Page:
Paisley outburst to bolster Sinn Fein?

Fionnuala O’Connor has a particular sharp piece of observation in her IT column this week. She notes that all parties are preparing for a prolonged stalemate, (subs needed) the length of which is likely to be dictated by Ian Paisley.
She notes:

The SF leaders are more concerned about internal management than they are about holding their northern vote – stiffened with each Paisley decibel – and not nearly as anxious about potential damage to their vote in the Republic as the other parties would like them to be.

Indeed, she goes on to point out that political hardship is part of Sinn Fein’s political DNA. Having chatted to a few delegates to the recent Ard Fheis, she concludes:

If they face accusations and criticism about money-laundering and continued IRA activity, they conceal it well. “You only ever get that from members of other parties,” was how one summed it up. After decades of defending murder, republicans are connoisseurs of condemnation. In the post-decommissioning age and from unpopular sources, it is no hardship. Indeed, being lambasted by the right people can rally existing supporters and attract new ones. Better yet if you can swing in behind popular indignation at criticism of someone else.

And yet, she detects one possibly crucial dynamic:

A demagogue who spouts wild charges against a popular head of State is always going to lack conviction as a judge of Sinn Féin’s fitness for government. He may be the best weapon republicans retain. And the more the IRA fades while loyalist violence continues, the more unlikely his strictures will sound.

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  • aquifer

    How did we arrive at our constitution depending on one man who absented himself from the crucial negotiation and lost the subsequent vote. If we prefer political martyrs the governments should oblige us with some veto-proof proposals for governance. That way someone’s nose will always be out of joint.

    And she detects one possibly crucial dynamic ..which?

  • Mick Fealty

    It’s in there now.

  • TAFKABO

    How did we arrive at our constitution depending on one man who absented himself from the crucial negotiation and lost the subsequent vote.

    We got to this position because elections were held and that one man persuaded more people to vote for him than any of the others did.
    Essentail people are arguing that we should reconsider this who democracy business if this is the sort of result we get.

    And that is one of the constants from Irish republicanism over the lasty forty odd years.Nationalists always boycott votes or the democratic process when they don’t think they can win it.

    All this talk about Paisley being this or that (and BTW this article is playing the man, not the ball, so why is it even on here?)is disingenuous.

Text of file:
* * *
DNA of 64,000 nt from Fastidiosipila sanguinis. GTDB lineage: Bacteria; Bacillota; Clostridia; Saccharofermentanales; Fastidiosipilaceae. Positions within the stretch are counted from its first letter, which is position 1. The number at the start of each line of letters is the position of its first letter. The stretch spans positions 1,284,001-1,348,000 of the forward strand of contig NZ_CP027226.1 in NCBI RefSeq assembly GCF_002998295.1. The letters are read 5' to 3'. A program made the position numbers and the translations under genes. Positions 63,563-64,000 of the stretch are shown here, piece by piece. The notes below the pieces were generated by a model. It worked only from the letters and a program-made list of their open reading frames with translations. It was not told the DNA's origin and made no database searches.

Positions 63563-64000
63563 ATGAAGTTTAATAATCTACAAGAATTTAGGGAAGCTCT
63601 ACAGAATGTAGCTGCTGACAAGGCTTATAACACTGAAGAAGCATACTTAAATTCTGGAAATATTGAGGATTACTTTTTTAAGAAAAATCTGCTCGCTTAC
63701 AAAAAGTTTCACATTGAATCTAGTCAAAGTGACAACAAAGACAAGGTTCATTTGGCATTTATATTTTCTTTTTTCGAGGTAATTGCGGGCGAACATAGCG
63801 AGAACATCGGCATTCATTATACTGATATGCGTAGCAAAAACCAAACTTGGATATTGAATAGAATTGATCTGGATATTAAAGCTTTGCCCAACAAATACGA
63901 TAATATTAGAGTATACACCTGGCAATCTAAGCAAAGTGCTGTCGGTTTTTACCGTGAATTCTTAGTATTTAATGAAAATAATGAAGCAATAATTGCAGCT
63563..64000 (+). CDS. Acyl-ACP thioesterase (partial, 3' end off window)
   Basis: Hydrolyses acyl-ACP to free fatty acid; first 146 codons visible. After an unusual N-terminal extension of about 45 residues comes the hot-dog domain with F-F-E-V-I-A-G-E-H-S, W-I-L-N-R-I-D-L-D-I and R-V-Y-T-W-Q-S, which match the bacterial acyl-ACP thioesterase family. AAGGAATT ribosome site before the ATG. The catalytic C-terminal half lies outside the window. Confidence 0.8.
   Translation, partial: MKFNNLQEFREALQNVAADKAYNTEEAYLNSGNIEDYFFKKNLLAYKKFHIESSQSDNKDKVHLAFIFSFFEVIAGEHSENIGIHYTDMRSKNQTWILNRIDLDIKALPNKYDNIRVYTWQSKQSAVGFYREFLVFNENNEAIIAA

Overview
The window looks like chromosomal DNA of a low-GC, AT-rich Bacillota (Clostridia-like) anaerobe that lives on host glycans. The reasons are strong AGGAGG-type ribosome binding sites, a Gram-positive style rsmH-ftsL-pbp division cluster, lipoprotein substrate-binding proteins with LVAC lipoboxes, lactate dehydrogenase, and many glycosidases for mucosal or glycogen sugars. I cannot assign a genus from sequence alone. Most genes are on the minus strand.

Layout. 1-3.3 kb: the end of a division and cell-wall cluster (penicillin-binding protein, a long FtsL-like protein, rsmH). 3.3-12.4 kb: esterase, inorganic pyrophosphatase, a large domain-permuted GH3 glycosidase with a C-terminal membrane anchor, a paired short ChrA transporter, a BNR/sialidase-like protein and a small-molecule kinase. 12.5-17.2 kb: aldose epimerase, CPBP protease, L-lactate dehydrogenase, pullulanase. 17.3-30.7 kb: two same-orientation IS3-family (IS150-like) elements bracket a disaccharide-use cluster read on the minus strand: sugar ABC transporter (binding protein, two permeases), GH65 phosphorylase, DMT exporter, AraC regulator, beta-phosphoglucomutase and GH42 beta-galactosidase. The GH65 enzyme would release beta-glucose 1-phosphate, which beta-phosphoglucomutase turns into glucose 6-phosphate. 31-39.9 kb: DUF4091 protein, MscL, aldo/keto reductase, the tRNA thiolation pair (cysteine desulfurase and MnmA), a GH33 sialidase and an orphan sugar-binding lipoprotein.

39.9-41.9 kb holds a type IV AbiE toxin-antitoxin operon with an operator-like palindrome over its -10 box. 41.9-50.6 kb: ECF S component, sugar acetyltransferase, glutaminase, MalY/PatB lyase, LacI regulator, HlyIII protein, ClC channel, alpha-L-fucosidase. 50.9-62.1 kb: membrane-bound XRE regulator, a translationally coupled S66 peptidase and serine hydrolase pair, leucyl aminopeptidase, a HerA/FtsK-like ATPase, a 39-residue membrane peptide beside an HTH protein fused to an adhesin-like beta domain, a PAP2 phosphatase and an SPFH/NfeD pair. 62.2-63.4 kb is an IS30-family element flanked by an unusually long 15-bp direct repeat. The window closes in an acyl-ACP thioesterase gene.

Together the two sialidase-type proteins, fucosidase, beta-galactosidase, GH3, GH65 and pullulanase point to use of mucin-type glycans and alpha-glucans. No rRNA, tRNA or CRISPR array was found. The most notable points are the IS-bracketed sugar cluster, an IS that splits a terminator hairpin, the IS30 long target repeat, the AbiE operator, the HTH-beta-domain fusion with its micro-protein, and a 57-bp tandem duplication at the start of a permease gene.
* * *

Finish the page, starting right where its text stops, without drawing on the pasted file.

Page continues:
The Unionist people have elected Paisley, and talk of circumventing his mandate is really talk about thwarting the democratic process because those nasty unionist have been more succesful at it than it suits some people.

    Same as it ever was.

  • barnshee

    Exactly the same argument??? applies to papa doc
    “being lambasted by the right people can rally existing supporters and attract new ones. Better yet if you can swing in behind popular indignation at criticism of someone else”
    pappa and co jut lap it up.

  • Pat Mc Larnon

    ‘BTW this article is playing the man, not the ball, so why is it even on here?)’

    Like it not, and nationalists do recognise this fact, there is an identifiable ethos called Paisleyism. Good manners and respect for the site prevents me from identifyng and expanding on just exactly what the majority of unionists are voting for.

  • TAFKABO

    Good manners and respect for the site prevents me from identifyng and expanding on just exactly what the majority of unionists are voting for.

    It’s a pity you weren’t as concerned with hypocrisy as you are with manners.

  • Pat Mc Larnon

    ‘It’s a pity you weren’t as concerned with hypocrisy as you are with manners.’

    Getting lectured on hypocricy by a unionist is quite funny.

  • TAFKABO

    First you’re gurning, now you’re laughing.
    When you finally decide to stop with the emotional outbursts, perhaps you could explain to me why we seldom see an argument about Unionism or Paisleyism that is more substantive than a bitchy attack?

  • Pat Mc Larnon

    It really is quite simple, Paisleyism has been a much used term to describe a certain type of politics that manifests itself through intolerance and sectarianism.
    Unlike yourself the DUPers leadership are not touchy on the subject and in fact wear it as a badge of hounour. The majority of unionists now overtly subscribe to that view. While it may be embarrassing for you trying to defend that intolerance and sectarianism it is a fact nonetheless.

  • TAFKABO

    Simply saying something doesn’t make it so.
    Sectarianism can come in many different guises, I don’t think any of us have a monopoly on it, or are immune from its effects.
    It’s a pointless argument getting in to who is the most sectarian, indeed, it is a
    sectarian argument to make in the first place, I’m not going to bother with that.

    Intolerance is a different matter.
    The DUP are intolerant of irish Republicanism, they make no apologies for this, and I fail to see why they should.
    Why do political creeds assume they have to be accepted and tolerated by those who have opposing views?

    Of course it is often argued that the anti Irish republican language is simply code for anti catholicism.
    That little slice of logic cuts both ways, so it’s another pointless discussion to have.